Jovo Martinović is a Montenegrin investigative journalist who covers organized crime. Charged with drug trafficking, he spent 14 months in jail. His trial is going on. A portrait of an inconvenient journalist.
The main Romanian publishing groups are linked to political parties. In the last months, several journalists have resigned due to political pressure. An interview with the investigative journalist Cătălin Prisacariu, who struggles to maintain his independence: “Being honest in Romania is also a matter of luck”.
In these days TV Pink has launched a media campaign against Tamara Skrozza: an independent journalist who pointed out that TV appearances of President Vučić's party leaders are significantly higher than those of opposition representatives.
“We want an independent public service!”. On December 27th hundreds of Montenegrin citizens gathered in front of the parliament in order to denounce the political pressures on the public information service. During the demonstration they symbolically broke the chains that enclosed a television.
KRIK is one of the few investigative media in Serbia, but it is also the main target of attacks by Serbian tabloids, the “watchdogs” of the political power. Despite pressures and the lack of means, its six journalists have earned a solid reputation with their extensive investigations of corruption and organized crime. An interview.
In 2015, long before the Tahiri affair shaken the Rama government, a former Albanian policeman had already reported the facts. His findings on the extent of cannabis smuggling were not appreciated by Albanian authorities and made him an unwelcome person in his own country. Dritan Zagani is now a political refugee in Switzerland.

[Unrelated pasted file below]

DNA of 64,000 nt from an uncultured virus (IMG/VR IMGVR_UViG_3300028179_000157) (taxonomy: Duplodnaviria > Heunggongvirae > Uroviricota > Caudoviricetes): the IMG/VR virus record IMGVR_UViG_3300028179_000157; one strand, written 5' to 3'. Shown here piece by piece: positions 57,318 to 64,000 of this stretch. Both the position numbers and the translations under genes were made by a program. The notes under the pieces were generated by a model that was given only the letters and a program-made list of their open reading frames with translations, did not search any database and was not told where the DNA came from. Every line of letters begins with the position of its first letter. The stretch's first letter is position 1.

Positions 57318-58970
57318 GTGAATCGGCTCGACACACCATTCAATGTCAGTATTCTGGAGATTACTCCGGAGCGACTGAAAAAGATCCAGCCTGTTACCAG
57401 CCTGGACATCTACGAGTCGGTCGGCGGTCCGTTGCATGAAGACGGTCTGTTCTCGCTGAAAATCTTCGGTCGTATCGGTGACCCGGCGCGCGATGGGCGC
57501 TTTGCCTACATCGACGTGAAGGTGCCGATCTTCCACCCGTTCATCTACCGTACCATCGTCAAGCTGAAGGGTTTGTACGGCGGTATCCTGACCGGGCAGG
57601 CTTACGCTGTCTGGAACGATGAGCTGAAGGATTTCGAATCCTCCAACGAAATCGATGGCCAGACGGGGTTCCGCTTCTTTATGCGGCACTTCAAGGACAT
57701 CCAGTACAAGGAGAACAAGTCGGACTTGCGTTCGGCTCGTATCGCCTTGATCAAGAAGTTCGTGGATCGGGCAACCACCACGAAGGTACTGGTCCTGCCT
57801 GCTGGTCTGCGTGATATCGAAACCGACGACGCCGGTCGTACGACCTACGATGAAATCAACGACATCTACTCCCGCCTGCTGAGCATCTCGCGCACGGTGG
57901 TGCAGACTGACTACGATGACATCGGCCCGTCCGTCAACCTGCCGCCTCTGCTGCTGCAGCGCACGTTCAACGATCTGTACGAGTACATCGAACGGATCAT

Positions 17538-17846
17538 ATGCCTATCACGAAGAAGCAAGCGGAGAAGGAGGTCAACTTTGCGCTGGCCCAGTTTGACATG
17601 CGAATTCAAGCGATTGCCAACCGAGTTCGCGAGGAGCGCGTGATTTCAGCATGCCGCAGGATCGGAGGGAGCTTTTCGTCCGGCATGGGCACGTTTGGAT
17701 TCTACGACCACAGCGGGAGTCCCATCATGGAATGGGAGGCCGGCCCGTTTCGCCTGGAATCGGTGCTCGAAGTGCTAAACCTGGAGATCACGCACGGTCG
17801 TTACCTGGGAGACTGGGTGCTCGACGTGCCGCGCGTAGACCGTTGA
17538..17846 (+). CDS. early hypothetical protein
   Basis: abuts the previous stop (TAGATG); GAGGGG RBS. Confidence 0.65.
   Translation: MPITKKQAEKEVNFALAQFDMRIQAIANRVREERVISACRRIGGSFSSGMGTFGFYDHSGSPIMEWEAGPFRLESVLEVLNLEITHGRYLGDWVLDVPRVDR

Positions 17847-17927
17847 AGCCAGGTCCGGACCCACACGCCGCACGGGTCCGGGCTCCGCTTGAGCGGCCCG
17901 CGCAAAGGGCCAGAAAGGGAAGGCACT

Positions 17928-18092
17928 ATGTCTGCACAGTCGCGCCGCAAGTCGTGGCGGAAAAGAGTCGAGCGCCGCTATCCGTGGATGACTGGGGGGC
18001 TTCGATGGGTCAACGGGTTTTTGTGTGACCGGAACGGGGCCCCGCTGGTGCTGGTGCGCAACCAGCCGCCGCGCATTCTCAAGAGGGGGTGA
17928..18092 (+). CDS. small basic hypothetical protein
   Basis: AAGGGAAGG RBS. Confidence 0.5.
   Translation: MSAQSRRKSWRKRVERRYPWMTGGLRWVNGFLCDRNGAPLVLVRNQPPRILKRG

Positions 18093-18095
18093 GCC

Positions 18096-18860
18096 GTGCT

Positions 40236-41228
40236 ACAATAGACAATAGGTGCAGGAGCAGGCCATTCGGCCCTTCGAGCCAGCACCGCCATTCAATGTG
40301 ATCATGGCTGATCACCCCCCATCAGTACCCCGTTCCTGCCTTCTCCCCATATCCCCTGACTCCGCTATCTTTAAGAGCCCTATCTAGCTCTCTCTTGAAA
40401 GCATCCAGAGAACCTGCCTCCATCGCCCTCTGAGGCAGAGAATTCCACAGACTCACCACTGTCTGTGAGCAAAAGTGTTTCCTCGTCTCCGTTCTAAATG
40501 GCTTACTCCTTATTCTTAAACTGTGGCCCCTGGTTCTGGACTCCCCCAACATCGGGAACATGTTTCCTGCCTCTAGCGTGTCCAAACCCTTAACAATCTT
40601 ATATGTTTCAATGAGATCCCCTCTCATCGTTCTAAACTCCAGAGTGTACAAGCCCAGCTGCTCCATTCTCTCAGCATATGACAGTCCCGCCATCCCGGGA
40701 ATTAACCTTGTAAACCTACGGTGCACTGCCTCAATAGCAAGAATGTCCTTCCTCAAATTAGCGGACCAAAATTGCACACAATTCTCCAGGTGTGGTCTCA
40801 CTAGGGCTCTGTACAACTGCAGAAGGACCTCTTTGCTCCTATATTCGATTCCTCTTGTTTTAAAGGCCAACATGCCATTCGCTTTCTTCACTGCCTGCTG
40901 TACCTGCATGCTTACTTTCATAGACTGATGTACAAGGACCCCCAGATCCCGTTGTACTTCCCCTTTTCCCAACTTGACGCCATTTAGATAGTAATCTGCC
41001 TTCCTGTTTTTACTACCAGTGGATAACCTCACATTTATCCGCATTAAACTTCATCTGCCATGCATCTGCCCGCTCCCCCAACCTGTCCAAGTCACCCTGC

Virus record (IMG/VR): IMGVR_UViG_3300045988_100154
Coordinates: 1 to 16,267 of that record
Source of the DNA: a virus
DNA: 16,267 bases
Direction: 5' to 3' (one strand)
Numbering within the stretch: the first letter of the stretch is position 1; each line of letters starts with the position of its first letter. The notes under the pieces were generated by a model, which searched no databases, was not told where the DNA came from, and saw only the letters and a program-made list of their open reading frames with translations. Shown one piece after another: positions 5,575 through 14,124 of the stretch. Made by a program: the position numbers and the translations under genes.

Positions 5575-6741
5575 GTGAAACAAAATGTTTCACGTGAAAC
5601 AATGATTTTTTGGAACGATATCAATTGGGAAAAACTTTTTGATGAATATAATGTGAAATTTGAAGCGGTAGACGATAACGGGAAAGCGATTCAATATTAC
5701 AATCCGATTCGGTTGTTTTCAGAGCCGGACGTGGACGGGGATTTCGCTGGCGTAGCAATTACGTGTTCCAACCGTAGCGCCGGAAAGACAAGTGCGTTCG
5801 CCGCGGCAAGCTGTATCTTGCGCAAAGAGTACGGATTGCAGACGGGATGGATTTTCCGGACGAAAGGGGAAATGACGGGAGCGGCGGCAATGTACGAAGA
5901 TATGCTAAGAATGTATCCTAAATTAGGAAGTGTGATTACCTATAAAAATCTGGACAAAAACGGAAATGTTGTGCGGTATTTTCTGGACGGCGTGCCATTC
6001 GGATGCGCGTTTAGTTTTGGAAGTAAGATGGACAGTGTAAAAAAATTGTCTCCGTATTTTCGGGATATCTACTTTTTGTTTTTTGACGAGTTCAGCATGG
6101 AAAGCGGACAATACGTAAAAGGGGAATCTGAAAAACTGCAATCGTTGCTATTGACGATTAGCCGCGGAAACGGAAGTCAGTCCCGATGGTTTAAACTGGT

In five countries of the world including Serbia, Facebook is testing a new formula: only sponsored contents are visible to the whole users. In one week, the rates of presence on the pages of independent media have thus collapsed. In Vučić's Serbia, social networks had been so far the only alternative to traditional media, heavily controlled by the government.
A member of GERB party threatened a journalist, and his career was over. But this is not how it works in Bulgaria, an EU country with no freedom of expression, according to the ranking of Reporters Without Borders.
The Western Balkans Media Days took place in Tirana from 8 to 10 November. The debates gave rise to an intense discussions: a gloomy picture of the freedom of the press in the region came up from the conference. Did the European Union get the message?
Insecurity, political and economic pressures: Albanian journalists constantly report on press freedom deterioration. Even an experienced professional like Artan Rama was heavily censored. It was October 2016 when his magazine “Publicus” was brutally interrupted by the heads of private television Vizion Plus.